2. Reading a religious passage about the important of charity makes religious Turkers more altruistic, but has no effect on Turkers who do not believe in god. This shows that Turkers respond in basically the same way as “normal” lab subjects, and is fairly intuitive. Those who believe in god are receptive to calls for generosity phrased in religious language, while non-believers aren’t.

Review of “Taking up the mop: identifying future wikipedia administrators”

Paper by Moira Burke and Robert Kraut of Carnegie Mellon University, presented at CHI ’08, Conference on Human Factors in Computing Systems.

This paper presents a model of editors who have successfully passed the peer review process to become admins. The lightweight model is based on behavioral metadata and comments, and does not require any page text. It demonstrates that the Wikipedia community has shifted in the last two years to prioritizing policymaking and organization experience over simple article-level coordination, and mere edit count does not lead to adminship.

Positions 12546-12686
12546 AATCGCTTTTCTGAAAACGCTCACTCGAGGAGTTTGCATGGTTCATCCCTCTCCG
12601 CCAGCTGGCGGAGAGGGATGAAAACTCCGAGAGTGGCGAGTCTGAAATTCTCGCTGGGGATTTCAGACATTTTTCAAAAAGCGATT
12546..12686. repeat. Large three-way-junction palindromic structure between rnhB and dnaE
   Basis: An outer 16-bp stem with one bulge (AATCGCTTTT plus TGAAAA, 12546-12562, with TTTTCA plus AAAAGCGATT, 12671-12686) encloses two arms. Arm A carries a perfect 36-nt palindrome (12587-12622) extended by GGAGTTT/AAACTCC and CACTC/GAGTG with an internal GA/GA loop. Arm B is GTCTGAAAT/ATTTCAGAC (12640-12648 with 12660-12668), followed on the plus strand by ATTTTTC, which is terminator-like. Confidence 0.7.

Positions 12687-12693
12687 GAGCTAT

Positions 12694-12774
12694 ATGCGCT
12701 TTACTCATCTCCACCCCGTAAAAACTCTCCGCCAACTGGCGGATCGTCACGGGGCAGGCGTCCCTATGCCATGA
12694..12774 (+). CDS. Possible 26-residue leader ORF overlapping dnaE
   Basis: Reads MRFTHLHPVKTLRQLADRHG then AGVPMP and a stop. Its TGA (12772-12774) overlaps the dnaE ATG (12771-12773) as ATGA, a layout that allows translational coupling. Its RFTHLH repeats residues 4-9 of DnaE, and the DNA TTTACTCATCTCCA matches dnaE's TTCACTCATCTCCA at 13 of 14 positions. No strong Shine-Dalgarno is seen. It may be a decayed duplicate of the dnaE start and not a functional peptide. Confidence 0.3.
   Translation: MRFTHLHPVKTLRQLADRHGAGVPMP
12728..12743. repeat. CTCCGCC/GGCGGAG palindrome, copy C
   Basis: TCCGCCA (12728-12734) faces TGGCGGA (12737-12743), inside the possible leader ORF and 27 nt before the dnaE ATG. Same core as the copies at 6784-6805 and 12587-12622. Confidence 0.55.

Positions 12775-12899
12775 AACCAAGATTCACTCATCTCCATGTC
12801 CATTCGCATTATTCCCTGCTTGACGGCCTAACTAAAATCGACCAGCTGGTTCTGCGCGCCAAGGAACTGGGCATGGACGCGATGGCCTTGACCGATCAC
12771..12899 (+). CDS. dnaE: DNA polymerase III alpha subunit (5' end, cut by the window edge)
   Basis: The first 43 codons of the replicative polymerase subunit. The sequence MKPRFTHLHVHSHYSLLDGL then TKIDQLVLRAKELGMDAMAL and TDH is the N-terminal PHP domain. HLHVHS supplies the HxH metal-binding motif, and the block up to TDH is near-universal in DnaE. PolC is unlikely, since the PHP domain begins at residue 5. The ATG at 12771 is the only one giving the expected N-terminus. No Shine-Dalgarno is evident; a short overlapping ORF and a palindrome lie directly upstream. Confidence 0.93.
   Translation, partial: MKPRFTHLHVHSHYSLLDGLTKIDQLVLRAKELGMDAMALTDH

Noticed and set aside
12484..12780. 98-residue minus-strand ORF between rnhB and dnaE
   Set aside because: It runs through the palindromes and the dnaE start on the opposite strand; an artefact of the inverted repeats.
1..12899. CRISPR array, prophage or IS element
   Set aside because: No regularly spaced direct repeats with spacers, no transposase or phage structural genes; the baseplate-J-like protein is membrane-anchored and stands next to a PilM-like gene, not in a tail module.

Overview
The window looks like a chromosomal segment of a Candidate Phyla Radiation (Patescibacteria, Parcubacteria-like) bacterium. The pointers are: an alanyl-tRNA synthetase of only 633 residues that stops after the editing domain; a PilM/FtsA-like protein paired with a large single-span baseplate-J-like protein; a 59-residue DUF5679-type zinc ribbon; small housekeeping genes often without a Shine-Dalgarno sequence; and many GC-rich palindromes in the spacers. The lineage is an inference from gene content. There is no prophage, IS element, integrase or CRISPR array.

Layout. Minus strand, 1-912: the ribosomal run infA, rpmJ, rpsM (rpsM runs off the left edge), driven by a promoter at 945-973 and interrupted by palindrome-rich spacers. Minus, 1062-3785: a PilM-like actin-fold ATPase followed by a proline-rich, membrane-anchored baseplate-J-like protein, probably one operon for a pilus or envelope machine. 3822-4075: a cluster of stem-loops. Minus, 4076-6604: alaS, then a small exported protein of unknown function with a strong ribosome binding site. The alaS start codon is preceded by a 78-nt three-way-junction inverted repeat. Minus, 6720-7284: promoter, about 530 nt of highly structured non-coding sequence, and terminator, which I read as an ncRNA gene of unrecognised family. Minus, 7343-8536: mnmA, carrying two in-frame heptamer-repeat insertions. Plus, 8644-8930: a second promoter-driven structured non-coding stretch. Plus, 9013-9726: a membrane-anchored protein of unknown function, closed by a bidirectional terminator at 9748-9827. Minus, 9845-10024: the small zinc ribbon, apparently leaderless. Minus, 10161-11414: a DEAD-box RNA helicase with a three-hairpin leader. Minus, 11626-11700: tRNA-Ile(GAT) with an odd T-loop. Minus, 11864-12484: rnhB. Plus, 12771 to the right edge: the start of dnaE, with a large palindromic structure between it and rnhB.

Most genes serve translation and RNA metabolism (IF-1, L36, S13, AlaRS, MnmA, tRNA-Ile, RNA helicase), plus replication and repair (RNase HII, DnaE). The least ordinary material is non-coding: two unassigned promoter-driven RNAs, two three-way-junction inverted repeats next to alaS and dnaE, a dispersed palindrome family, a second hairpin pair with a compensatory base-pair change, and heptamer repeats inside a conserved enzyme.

In short, authors compute lots of stats for every single user and then they do regression with the binary variable “election successful, i.e. X became admin”. They separate Request for Adminship pre-2006 and after-2006.

The stats they compute are:
Strong edit history
* Article edits ‡
* Months since first edit
Varied experience
* Wikipedia (policy) edits ‡
* WikiProject edits ‡
* Diversity score
* User page edits ‡
User interaction
* Article talk edits ‡
* User talk edits ‡
* Wikipedia talk edits
* Arb/mediation/wikiquette edits
* Newcomer welcomes
* “Please” in comments
* “Thanks” in comments
Helping with chores
* “Revert” in comments ‡
* Vandal-fighting (AIV) edits
* Requests for protection
* “POV” in comments
* Admin attention/noticeboard edits
* X for deletion/review edits ‡
* Minor edits (%)
Observing consensus
* Other RfAs
* Village pump
* Votes
Edit summaries / comments
* Commented (%)
* Avg. comment length (log2 chars)
Conclusions